What I Hope My Kids Learned About Voting During This Election
As a mom of a six-year-old daughter and eight-year-old son, I am always on the lookout for ways our children can experience our family values of civic duty and compassion for all in action. This midterm election was a prime opportunity to do so, but my kids’ most important Election Day lessons began far earlier than November 6th.
Election Day is about educating yourself.
The kids and I started talking about candidate options and ballot questions months ago. They came with me to local meetings where candidates spoke and information was shared. We talked about important issues in the news in a manner where I could frame them in child-friendly ways. They began to understand that good voting decisions are informed decisions.
Democracy is not meant to be a passive experience.
Democracy works best when paired with action. The kids and I chose lawn signs together for candidates and issues we wanted to support. We wrote postcards to voters together and also with friends. They experienced the momentum and energy of working towards something we care about with the power of community.
We talked about voting as a superpower and the power of using our words and our voices. We hosted a local candidate at our home for a meet-and-greet night for our community. I will always remember my daughter’s choice to come down in her pajamas to gift this wonderful woman with her lucky penny and a pink beaded bracelet for good luck. She witnessed the virtue of what it takes for candidates to put themselves out there, and in her own six year old way, she was trying to do the same.
Election Day is an opportunity to celebrate.
The kids learned that although things may not always go as we hoped in elections, when we’ve done our part by getting out the vote, supporting people and issues that matter to us, and voting ourselves, everyone’s hard work and bravery is a win. It’s an opportunity to talk about how standing up for what you believe in inspires others to do the same. That inspiration lasts far beyond Election Day regardless of whether it was an election win or loss.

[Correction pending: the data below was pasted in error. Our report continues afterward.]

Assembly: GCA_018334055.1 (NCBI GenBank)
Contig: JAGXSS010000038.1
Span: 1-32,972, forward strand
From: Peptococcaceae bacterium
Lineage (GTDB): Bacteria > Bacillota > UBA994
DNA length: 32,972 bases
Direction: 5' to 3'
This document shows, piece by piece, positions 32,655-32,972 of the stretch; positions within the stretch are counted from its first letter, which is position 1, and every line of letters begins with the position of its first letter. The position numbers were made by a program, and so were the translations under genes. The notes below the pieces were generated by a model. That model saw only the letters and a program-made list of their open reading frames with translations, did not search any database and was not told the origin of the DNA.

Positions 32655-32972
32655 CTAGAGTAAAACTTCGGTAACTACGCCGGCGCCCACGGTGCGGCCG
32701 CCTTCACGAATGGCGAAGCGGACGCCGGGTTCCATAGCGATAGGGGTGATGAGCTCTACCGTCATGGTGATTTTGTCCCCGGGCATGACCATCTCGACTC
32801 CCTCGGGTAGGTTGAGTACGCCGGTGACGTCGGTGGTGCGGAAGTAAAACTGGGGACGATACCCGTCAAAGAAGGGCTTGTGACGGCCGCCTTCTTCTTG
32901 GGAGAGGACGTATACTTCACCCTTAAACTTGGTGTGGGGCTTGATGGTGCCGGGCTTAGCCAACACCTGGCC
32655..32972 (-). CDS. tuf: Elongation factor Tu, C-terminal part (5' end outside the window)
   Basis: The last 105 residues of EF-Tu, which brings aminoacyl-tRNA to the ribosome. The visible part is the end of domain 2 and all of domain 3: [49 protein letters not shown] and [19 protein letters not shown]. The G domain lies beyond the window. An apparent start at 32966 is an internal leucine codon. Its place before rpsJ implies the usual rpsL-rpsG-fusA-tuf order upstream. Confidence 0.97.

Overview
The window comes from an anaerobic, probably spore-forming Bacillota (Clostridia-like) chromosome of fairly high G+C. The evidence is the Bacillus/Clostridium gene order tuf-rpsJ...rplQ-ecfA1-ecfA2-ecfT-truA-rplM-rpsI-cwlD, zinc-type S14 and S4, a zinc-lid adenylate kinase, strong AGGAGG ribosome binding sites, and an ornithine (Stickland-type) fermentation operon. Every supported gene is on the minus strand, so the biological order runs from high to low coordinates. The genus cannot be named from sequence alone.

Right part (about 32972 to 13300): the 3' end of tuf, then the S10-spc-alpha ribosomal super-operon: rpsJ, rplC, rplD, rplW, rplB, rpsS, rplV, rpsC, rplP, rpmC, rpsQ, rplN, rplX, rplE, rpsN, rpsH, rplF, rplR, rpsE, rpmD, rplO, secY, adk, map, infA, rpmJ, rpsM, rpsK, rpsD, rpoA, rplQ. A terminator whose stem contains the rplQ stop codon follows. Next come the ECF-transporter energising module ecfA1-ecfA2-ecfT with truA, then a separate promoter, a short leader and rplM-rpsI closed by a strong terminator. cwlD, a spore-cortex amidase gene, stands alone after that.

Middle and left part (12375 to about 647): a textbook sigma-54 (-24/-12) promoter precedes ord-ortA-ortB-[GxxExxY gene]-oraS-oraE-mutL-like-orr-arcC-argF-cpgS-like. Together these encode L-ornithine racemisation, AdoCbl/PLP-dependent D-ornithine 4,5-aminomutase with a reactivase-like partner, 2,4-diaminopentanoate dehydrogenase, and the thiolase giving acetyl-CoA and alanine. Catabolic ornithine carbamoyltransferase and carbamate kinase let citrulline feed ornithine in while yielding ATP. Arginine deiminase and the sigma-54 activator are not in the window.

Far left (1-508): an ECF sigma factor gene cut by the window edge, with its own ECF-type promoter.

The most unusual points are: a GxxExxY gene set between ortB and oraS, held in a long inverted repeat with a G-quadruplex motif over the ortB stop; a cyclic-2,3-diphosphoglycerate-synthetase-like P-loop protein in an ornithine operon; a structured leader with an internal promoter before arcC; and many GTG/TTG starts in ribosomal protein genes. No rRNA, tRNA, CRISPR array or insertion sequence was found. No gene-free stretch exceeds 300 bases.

We talked about how Mommy knocked on doors, texted voters around the country, and stood in the rain to hold signs at the polls. We called that a privilege, and we remembered that there are many people around the world that can only dream of having that freedom.
We discussed how proud we are of our town for coming out in droves to vote in numbers that we haven’t seen before. No matter how they voted, our neighbors were using their superpowers and being part of something way bigger than themselves.
Election Day may be over, but for my family, it’s just the beginning of a long and now elevated conversation. There are wins to celebrate and memories made that will be part of the fabric of my children’s memories. Most importantly, there are old and new dreams to focus on, and I hope that we will all carry the knowledge forward that dreams must always be paired with action. And as moms, I’m reminded that we carry the responsibility and opportunity to shape our future in the most powerful way as we raise the next generation of voters to shape our great country.
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